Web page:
In the FBI’s Uniform Crime Reporting (UCR) Program, property crime includes the offenses of burglary, larceny-theft, motor vehicle theft, and arson. The object of the theft-type offenses is the taking of money or property, but there is no force or threat of force against the victims. The property crime category includes arson because the offense involves the destruction of property; however, arson victims may be subjected to force. Because of limited participation and varying collection procedures by local law enforcement agencies, only limited data are available for arson. Arson statistics are included in trend, clearance, and arrest tables throughout Crime in the United States, but they are not included in any estimated volume data. The arson section in this report provides more information on that offense.
The data presented in Crime in the United States reflect the Hierarchy Rule, which requires that only the most serious offense in a multiple-offense criminal incident be counted. In descending order of severity, the violent crimes are murder and nonnegligent manslaughter, rape, robbery, and aggravated assault, followed by the property crimes of burglary, larceny-theft, and motor vehicle theft. Although arson is also a property crime, the Hierarchy Rule does not apply to the offense of arson. In cases in which arson occurs in conjunction with another violent or property crime, both crimes are reported.
- In 2017, there were an estimated 7,694,086 property crime offenses in the nation. The 2-year trend showed that property crime offenses declined 3.0 percent in 2017 when compared with the 2016 estimate. The 10-year trend showed that property crime offenses decreased 21.3 percent in 2017 when compared with the 2008 estimate. (See Tables 1 and 1A.)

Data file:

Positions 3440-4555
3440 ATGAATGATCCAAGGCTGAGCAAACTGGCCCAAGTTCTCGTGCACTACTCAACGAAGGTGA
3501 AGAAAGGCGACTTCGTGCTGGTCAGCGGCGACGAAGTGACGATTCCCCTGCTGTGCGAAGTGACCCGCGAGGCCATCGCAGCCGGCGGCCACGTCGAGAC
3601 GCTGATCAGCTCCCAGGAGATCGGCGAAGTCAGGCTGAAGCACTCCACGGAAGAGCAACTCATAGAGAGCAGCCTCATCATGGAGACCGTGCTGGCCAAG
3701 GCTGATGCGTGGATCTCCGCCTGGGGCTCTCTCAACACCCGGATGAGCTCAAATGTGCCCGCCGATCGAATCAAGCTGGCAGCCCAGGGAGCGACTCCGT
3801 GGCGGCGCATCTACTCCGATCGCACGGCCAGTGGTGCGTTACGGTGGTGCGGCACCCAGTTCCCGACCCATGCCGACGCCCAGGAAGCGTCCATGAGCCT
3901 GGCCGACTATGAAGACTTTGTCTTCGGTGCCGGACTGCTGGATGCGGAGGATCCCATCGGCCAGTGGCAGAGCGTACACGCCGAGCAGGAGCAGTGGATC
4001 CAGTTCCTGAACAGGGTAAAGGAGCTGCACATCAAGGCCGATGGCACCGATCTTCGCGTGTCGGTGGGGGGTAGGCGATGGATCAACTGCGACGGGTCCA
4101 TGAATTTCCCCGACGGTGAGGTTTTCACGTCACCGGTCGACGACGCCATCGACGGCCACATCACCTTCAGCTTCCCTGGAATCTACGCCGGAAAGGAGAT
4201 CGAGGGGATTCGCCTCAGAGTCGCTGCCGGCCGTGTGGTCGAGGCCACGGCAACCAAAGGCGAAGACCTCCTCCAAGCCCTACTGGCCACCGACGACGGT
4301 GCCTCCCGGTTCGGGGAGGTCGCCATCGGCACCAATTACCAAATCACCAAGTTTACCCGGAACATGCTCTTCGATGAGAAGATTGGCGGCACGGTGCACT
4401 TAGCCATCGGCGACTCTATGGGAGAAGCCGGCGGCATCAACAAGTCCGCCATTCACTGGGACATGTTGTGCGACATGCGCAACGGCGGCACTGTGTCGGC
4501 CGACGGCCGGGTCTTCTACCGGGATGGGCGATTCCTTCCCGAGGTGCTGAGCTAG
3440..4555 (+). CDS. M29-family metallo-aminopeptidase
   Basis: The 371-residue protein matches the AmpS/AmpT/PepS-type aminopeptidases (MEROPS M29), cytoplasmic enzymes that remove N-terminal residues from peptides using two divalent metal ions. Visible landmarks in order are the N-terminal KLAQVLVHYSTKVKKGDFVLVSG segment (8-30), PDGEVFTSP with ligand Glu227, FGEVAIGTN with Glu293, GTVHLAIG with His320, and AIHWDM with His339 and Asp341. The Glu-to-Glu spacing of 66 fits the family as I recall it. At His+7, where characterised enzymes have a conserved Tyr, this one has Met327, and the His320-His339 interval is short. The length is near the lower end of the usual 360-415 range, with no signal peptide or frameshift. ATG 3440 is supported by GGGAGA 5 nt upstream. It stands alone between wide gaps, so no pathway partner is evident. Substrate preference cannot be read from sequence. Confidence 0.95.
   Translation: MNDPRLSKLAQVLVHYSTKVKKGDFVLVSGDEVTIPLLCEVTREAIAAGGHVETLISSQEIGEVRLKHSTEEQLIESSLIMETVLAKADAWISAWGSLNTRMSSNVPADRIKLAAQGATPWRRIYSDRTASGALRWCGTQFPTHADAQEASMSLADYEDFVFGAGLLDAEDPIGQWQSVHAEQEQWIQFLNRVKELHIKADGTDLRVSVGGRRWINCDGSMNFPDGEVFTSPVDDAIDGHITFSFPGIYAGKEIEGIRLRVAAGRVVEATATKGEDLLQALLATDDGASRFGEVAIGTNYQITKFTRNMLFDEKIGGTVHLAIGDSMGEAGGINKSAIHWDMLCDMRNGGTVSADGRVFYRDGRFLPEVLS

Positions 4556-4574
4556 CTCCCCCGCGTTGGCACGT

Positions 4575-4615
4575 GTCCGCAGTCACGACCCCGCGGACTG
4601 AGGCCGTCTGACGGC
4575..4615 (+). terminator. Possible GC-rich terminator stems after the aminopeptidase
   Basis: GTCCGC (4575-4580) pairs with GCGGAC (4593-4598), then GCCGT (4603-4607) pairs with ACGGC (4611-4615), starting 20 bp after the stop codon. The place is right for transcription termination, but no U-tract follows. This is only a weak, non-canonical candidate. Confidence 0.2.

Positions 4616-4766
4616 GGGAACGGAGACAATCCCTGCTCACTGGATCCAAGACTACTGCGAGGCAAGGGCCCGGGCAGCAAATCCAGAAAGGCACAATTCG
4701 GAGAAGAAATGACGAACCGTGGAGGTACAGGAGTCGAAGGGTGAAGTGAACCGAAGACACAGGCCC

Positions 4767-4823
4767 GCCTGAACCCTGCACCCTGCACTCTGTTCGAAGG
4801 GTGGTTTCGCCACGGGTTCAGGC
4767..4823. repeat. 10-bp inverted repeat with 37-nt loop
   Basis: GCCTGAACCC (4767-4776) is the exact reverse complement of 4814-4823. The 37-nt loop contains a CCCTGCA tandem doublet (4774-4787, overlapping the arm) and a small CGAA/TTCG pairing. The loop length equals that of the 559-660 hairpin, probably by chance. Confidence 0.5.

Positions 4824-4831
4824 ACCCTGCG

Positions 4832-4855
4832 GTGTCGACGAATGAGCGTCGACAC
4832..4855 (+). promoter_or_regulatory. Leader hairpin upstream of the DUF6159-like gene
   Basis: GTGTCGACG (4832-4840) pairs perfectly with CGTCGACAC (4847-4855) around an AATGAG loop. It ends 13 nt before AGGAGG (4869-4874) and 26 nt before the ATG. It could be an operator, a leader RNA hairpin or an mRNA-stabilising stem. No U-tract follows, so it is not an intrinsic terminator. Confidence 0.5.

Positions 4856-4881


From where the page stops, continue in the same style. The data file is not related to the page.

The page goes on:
- In 2017, the rate of property crime was estimated at 2,362.2 per 100,000 inhabitants, a 3.6 percent decrease when compared with the 2016 estimated rate. The 2017 property crime rate was 13.6 percent less than the 2013 estimate and 26.5 percent less than the 2008 estimate. (See Tables 1 and 1A.)
- Larceny-theft accounted for 71.7 percent of all property crimes in 2017. Burglary accounted for 18.2 percent, and motor vehicle theft for 10.0 percent. (Based on Table 1.)
Property Crime Figure
This figure is a line graph that presents the trend in the estimated number of property crimes for the nation from 2013 to 2017. In 2013, there were 8,651,892 property crimes. In 2014, there were 8,209,010 property crimes. In 2015, there were 8,024,115 property crimes. In 2016, there were 7,928,530 property crimes. In 2017, there were 7,694,086 property crimes. The figure is based on statistics from Table 1.
Motor Vehicle Theft
Metropolitan Statistical Areas (MSAs) (Table 6)
Expanded Offense Data